Waltham's proximity to tech firms a big draw
City also boasts a lively mix of shops and restaurants
By Thomas Grillo, Globe Correspondent, 2/10/2001
WALTHAM - Giant home-improvement and toy chain stores have spelled the death of many mom-and-pop businesses, but a handful of smaller stores are flourishing here in the shadow of Home Depot and K B Toys. [an error occurred while processing this directive]
Brickman's, for instance, has carved out a niche by featuring a large selection of hard-to-find decorative hardware.
And the Construction Site, a children's store with thousands of blocks for kids of all ages, is thriving.
The stores, on busy Moody Street, are evidence that with the right location and products, small businesses can go head-to-head against the giants.
Small retailers are not the only businesses booming in downtown Waltham, though.
An eclectic collection of restaurants along Main Street - from Carambola, a Cambodian restaurant that serves somlah kako, a vegetable stew with chicken and green papaya, to Trattoria La Campania, which offers a rich ricotta gnocchi - have won praise from critics.
In addition to good food and an enticing mix of small shops, such establishments are also succeeding because Waltham's population doubles during the day, to nearly 120,000. Most of the traffic stems from out-of-town motorists who are making their way through town on the way to other destinations in the center of the region's high-technology belt.
Waltham also offers cultural experiences, including the Charles River Museum of Industry; Gore Place, a private mansion; the Waltham Museum; The Rose Art Museum; and several theater groups.
Brandeis University and Bentley College, both in Waltham, offer performing arts productions and a lecture series that are open to the public.
Like many communities in Greater Boston, Waltham has seen a dramatic increase in home values.
The median price for a single-family house has risen annually since 1992, when it was $155,000. For the first 11 months of 2000, the most recent data available, the median price was $283,000 - an 82 percent increase - according to The Warren Group.
"The high-tech industry continues to attract buyers to Route 128," said Martin Coleman, a Waltham realtor. "We're getting lots of people who keep pushing the prices up because the region's companies are offering larges salaries, and buyers are willing to pay full price or better for the few homes that are available."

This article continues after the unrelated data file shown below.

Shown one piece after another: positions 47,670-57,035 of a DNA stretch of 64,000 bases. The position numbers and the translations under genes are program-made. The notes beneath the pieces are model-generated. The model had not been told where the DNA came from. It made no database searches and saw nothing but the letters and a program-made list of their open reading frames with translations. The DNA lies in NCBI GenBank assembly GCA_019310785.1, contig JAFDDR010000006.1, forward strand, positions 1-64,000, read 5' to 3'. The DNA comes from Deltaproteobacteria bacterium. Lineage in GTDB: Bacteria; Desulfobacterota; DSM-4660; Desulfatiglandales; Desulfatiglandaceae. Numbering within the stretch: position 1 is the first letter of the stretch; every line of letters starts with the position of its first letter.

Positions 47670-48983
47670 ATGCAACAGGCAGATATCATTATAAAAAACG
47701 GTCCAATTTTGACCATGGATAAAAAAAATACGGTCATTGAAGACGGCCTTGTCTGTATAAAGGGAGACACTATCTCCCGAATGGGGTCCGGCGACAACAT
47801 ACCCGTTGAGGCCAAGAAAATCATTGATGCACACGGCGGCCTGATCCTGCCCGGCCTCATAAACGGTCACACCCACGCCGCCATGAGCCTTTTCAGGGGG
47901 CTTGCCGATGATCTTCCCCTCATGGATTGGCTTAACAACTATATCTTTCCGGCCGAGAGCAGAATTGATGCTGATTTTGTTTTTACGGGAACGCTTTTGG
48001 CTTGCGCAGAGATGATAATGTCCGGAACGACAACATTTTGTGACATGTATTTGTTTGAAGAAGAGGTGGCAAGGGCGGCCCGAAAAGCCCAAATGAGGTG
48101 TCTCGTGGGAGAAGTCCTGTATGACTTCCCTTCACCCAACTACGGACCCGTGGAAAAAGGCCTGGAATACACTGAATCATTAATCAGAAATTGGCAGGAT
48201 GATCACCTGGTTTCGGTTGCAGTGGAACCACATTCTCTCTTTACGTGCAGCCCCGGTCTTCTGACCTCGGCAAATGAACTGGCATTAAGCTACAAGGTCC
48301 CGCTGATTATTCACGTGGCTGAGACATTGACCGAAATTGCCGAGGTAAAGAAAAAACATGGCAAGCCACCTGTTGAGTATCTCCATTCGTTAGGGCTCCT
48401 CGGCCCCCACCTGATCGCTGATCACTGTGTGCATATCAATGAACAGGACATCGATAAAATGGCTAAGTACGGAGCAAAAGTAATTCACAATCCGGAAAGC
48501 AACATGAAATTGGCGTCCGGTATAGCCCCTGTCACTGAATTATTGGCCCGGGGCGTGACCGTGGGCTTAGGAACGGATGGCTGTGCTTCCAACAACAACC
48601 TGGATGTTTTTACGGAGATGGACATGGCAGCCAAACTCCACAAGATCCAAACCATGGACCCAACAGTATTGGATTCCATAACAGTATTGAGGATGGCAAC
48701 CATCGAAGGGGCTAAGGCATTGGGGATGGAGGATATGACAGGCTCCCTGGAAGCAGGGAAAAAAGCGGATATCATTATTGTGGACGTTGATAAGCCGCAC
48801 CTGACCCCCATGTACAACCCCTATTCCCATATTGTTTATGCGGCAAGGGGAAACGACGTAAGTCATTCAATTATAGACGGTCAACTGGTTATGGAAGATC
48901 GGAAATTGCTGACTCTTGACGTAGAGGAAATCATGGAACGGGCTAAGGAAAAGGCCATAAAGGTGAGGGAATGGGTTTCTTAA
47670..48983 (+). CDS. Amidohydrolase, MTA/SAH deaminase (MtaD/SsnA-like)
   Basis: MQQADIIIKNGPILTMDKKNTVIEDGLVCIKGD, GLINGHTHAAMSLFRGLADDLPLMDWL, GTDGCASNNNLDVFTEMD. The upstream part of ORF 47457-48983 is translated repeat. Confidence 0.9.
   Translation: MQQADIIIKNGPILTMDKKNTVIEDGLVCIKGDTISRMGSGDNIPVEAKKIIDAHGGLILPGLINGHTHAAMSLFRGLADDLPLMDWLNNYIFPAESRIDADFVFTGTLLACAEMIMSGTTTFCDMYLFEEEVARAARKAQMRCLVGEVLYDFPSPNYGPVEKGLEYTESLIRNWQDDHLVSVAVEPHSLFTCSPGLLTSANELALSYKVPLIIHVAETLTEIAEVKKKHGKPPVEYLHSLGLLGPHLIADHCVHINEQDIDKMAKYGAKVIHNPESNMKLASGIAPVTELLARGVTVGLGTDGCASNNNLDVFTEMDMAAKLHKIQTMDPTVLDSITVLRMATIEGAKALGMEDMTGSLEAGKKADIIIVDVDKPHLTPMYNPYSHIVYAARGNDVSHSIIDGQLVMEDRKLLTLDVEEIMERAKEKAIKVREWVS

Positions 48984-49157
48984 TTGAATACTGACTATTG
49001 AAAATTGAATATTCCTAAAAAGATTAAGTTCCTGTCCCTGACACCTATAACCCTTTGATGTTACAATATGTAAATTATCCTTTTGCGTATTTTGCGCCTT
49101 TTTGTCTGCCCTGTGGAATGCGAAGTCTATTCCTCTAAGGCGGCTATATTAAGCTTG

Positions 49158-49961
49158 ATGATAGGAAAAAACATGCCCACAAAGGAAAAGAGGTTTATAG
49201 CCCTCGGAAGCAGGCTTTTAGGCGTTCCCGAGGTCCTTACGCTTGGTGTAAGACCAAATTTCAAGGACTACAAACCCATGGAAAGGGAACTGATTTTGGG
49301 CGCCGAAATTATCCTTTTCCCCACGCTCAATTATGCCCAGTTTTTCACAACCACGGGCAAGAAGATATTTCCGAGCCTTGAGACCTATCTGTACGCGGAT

This week, 24 single-family homes were listed for sale. The lowest-priced dwelling is a three-bedroom cottage with a bathroom and a one-car garage on a tiny lot for $249,900.
At the other extreme is a 13-room Tudor, featuring five bedrooms, 3.5 baths, and a three-car garage on a half-acre lot, for $850,000.
In the midrange is a two-bedroom ranch built in 1952, with two baths, hardwood floors, two fireplaces, and a one-car garage, for $349,900.
"Waltham's central location is a big draw," Coleman said. "We're nine miles from Boston and surrounded by Route 128, the Massachusetts Turnpike, and Route 2. Most people want to be near where they work. There are no drawbacks here."
But others say that Waltham faces more than a few challenges: traffic, aging school facilities, low test scores, and a commercial tax rate that is more than double the residential rate.
Mayor David Gately, 45, one of the few politicians who was not born in Waltham, said the city is set to launch the largest school construction program in its history next month. The $140 million project - with 90 percent of the money coming from the state - will involve the renovation or construction of eight elementary and middle schools.
And for the first time, a $500,000 line item has been inserted in the budget to preserve open space. The city recently acquired $2 million from the federal government to help clean up 23 acres of the former Murphy Army Hospital, which will be turned over to the city for use as public parks.
While crime dropped statewide by nearly 6 percent from 1998 to 1999, Waltham saw an 18 percent drop in all categories of crime during the same period.
But Gately acknowledged that scores on the Massachusetts Comprehensive Assessment System (MCAS) tests for 1999, the most recent data available, demonstrated many areas where improvement is needed.
"Obviously, we're not satisfied with those numbers and want to do better," he said.
This story ran on page E1 of the Boston Globe on 2/10/2001.
© Copyright 2001 Globe Newspaper Company